Note: Katie Ackerman Buchanan is Vice President, Programming and Acquisitions for The Style Network. She is responsible for the programming and strategy for both the linear network and VOD platform. Katie manages the programming budget and oversees all acquisitions and co-productions for the network. She has brokered several high-profile acquisition deals including “Supernanny”, “Extreme Makeover,” and “The Biggest Loser”. Recently, Katie has managed several documentary deals including the P. Diddy “If I Were King” film, the BBC documentary “Too Fat for 15”, and the indie hit “Eleven Minutes”.
Katie also focuses on growing magazine and strategic partnerships for Style which most recently includes the Fashion Rocks event with Conde Nast and the production of last year’s Lucky Shops special in partnership with Lucky Magazine. Katie also negotiated and coordinated the recent production of (2) original Martha Stewart Wedding specials, and is responsible for a recent partnership with NBC’s Today show on the “Tips Today” series for Style.
Prior to Style, Buchanan worked at VH1 in their original movies & specials division . Katie received her MFA in Film from the California Institute of the Arts and began her career at MTV Networks in New York in the VH1 on-air promotions group.
We were lucky enough to get Katie to share some of her insights with CableU:
CU: What is the key element that makes a program right for your network?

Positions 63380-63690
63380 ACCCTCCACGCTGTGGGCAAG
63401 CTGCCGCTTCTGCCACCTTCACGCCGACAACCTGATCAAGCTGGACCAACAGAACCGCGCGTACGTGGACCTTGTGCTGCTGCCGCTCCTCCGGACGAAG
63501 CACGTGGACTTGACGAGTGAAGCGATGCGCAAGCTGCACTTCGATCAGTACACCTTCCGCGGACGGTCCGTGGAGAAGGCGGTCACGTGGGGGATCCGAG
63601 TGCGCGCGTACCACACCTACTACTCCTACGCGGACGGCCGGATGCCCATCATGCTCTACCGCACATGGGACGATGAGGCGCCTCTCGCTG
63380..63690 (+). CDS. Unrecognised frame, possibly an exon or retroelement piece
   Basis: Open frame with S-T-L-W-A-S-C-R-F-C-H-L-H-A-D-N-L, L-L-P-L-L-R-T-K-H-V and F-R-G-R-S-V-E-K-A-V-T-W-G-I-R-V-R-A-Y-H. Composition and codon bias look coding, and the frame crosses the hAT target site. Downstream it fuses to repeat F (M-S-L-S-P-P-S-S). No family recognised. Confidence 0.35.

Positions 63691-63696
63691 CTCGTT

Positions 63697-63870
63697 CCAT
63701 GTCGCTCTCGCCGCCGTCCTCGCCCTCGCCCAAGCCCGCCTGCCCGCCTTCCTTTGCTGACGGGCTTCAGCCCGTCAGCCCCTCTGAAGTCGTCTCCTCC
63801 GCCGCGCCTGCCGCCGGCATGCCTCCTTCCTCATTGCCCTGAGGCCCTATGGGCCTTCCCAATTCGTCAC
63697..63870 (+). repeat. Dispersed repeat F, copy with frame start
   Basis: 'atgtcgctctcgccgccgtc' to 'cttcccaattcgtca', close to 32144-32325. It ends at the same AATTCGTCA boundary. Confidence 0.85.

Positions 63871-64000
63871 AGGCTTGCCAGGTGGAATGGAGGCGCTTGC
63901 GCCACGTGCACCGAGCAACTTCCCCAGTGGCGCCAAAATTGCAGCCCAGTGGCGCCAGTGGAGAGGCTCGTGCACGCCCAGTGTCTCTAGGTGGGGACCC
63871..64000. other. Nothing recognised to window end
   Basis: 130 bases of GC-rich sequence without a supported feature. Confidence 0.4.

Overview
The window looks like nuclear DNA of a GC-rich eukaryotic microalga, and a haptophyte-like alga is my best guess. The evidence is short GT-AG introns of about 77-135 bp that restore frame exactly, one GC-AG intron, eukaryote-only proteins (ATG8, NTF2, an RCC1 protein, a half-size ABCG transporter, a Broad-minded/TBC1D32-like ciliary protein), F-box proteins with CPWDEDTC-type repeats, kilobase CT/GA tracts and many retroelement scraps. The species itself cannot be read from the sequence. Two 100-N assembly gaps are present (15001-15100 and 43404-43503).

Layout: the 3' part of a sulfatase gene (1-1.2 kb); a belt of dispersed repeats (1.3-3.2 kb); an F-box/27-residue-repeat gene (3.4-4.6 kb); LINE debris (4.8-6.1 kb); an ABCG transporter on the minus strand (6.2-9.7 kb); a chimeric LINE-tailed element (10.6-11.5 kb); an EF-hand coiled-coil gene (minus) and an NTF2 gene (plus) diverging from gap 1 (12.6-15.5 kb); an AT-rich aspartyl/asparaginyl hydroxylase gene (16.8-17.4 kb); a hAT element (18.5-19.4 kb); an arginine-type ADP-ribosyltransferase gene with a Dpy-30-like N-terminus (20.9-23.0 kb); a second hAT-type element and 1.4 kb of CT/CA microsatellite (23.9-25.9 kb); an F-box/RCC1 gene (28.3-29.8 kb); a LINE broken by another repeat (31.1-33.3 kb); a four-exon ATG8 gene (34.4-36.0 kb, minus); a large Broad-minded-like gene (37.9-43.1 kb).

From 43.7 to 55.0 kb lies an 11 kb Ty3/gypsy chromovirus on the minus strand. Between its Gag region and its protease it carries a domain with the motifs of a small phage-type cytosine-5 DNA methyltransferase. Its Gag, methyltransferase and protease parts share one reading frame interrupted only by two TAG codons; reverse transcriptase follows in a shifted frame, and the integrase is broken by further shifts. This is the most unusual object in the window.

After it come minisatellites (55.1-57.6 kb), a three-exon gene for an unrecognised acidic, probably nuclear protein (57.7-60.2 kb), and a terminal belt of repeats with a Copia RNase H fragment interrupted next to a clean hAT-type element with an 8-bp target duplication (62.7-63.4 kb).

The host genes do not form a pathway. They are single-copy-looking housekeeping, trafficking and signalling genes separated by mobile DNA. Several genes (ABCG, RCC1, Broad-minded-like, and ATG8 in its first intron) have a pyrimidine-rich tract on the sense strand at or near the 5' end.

KB: The program must tell a great story and have memorable characters in unique circumstances.
CU: What programs and/or genres are you looking for in the next year?
KB: Docuseries, makeover, home, and weight loss formats
CU: How important are other platforms like broadband and mobile applications in the initial pitch?
KB: Very important. It’s always good to have the new media rights availability discussion up front.
CU: What’s the best way for a producer to pitch you?
KB: Contact development folks directly. Most pitches come in through agencies.
CU: What do you look for in a first-time producer besides a great idea?
KB: It’s great when they’ve done their homework on the network and know our brand.
CU: What mistakes do producers make when pitching you?
KB: The meeting goes way too long and the idea is not clear and straight to the point.
CU: What can global programmers learn from the US cable network market and from your network in particular?
KB: We serve a very loyal audience, but understand they have hundreds of viewing choices so we need to feel unique, refreshing, and inspirational so they keep us top of mind.
CU: What’s the best advice you’ve ever received?
KB: Don’t try to counter-program against American Idol.
CU: What’s the best advice you’ve ever given?
KB: Say yes to every opportunity that is given or presented to you. You never know when it will pay off.
CU: Who in this industry do you most admire and why?
KB: I work for the best boss ever (Salaam Coleman Smith). She’s the smartest, most savvy, and fairest person I’ve ever met in this business.
CU: What’s the smartest programming decision you have ever made?
KB: Acquring the ABC hit, “Supernanny”.
CU: What’s the dumbest programming decision you have ever made?
KB: Trying to counter-program against American Idol.
CU: In all of television, which classic program should be revived?
KB: Charlie’s Angels
CU: Should NEVER be revived?
KB: Knot’s Landing
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